Among nanoscale systems, metallic nanoparticles (NPs) certainly play a primary role, due to their highly tunable properties and to the wide variety of their applications. The properties of NPs are known to strongly depend on their size and geometric shape. In the case of bimetallic nanoparticles, also known as nanoalloys, further parameters can be exploited, i.e. the NP composition and the spatial arrangement of the two atomic species within the NP volume, here referred to as chemical ordering. Within this framework, the fine control of the NP configuration (here intended as the interplay between size, shape, composition and chemical ordering) is essential in sight of the possible technological applications. To this aim, a deep understanding of the NP formation process is highly desirable: one has to clearly know what are the different stages of such process, and what are the physical forces and the chemical effects involved. Moreover, a clear knowledge of the thermodynamic stability of the produced phases under the operating conditions is desirable as well. Computer simulations can be of great help in this sense, as they can provide clear information on both the equilibrium properties and the kinetic behaviour of the NPs. Specifically, the most thermodynamically favourable configurations of a given system can be determined, and the evolution pathways can be simulated and analysed at the atomic level, therefore allowing to rationalize the experimental findings. This Ph.D. thesis is devoted to the computational study of mono- and bi-metallic NPs, with particular attention to some of the nonequilibrium phenomena undergone by them. Different examples are presented and discussed; specifically, different metallic systems are treated, all of which are of great interest due to their practical applications, and different phenomena are analysed.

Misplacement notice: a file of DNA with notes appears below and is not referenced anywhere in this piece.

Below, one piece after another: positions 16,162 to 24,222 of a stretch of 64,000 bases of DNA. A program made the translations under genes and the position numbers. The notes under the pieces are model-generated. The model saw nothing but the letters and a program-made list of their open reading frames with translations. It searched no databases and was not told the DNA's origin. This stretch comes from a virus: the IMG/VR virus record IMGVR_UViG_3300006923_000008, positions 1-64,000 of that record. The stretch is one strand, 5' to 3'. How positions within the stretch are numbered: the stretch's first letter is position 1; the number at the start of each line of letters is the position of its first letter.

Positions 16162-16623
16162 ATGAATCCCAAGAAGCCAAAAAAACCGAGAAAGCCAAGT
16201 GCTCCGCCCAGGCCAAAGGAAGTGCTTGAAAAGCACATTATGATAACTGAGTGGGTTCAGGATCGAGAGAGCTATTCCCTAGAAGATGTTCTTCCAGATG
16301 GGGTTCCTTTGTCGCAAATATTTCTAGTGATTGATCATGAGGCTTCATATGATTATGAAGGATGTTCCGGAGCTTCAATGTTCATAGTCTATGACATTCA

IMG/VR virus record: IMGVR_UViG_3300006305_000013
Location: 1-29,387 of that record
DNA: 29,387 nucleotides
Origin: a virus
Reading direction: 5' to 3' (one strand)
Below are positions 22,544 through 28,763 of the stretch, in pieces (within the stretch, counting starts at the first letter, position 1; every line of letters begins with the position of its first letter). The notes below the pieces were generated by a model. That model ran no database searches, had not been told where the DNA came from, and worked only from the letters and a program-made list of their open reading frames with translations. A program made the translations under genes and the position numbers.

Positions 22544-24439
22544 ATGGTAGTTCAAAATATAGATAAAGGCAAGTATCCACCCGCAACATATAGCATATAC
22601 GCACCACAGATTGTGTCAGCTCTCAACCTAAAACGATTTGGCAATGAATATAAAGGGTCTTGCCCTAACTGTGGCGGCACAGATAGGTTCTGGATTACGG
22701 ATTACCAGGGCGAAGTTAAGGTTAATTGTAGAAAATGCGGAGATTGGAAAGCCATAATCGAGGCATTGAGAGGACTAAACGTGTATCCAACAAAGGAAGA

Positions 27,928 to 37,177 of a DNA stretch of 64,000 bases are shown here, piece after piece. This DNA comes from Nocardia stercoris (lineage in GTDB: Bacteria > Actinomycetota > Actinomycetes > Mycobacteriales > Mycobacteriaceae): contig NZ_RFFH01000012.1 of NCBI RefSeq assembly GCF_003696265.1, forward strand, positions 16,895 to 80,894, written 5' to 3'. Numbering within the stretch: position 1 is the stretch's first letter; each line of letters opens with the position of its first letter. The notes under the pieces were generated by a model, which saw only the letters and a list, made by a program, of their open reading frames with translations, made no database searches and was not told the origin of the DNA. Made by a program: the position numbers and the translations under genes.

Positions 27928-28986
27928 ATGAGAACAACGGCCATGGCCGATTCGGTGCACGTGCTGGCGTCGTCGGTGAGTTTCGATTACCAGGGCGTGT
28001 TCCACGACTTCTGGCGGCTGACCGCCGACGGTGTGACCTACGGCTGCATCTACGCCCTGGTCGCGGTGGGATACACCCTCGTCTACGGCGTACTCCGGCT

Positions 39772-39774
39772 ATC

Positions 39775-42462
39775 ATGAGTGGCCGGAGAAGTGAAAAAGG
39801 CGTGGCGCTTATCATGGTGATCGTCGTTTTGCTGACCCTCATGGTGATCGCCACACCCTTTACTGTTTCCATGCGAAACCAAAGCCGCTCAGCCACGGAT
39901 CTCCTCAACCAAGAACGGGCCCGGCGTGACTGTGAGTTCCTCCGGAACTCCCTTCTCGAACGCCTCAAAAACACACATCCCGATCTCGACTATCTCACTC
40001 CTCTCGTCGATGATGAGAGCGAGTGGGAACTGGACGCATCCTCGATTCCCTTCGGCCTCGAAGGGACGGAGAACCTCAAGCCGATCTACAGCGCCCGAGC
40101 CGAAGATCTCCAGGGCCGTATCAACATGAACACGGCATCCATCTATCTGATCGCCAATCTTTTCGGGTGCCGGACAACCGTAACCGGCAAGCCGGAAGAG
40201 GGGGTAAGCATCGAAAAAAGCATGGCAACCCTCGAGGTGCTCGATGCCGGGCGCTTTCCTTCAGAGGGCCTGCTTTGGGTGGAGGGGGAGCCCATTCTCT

Growth, coalescence and equilibration of metallic nanoparticles and nanoalloys studied by computational methods

NELLI, DIANA
2022

Abstract

Among nanoscale systems, metallic nanoparticles (NPs) certainly play a primary role, due to their highly tunable properties and to the wide variety of their applications. The properties of NPs are known to strongly depend on their size and geometric shape. In the case of bimetallic nanoparticles, also known as nanoalloys, further parameters can be exploited, i.e. the NP composition and the spatial arrangement of the two atomic species within the NP volume, here referred to as chemical ordering. Within this framework, the fine control of the NP configuration (here intended as the interplay between size, shape, composition and chemical ordering) is essential in sight of the possible technological applications. To this aim, a deep understanding of the NP formation process is highly desirable: one has to clearly know what are the different stages of such process, and what are the physical forces and the chemical effects involved. Moreover, a clear knowledge of the thermodynamic stability of the produced phases under the operating conditions is desirable as well. Computer simulations can be of great help in this sense, as they can provide clear information on both the equilibrium properties and the kinetic behaviour of the NPs. Specifically, the most thermodynamically favourable configurations of a given system can be determined, and the evolution pathways can be simulated and analysed at the atomic level, therefore allowing to rationalize the experimental findings. This Ph.D. thesis is devoted to the computational study of mono- and bi-metallic NPs, with particular attention to some of the nonequilibrium phenomena undergone by them. Different examples are presented and discussed; specifically, different metallic systems are treated, all of which are of great interest due to their practical applications, and different phenomena are analysed.
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Utilizza questo identificativo per citare o creare un link a questo documento: https://hdl.handle.net/11567/1080600
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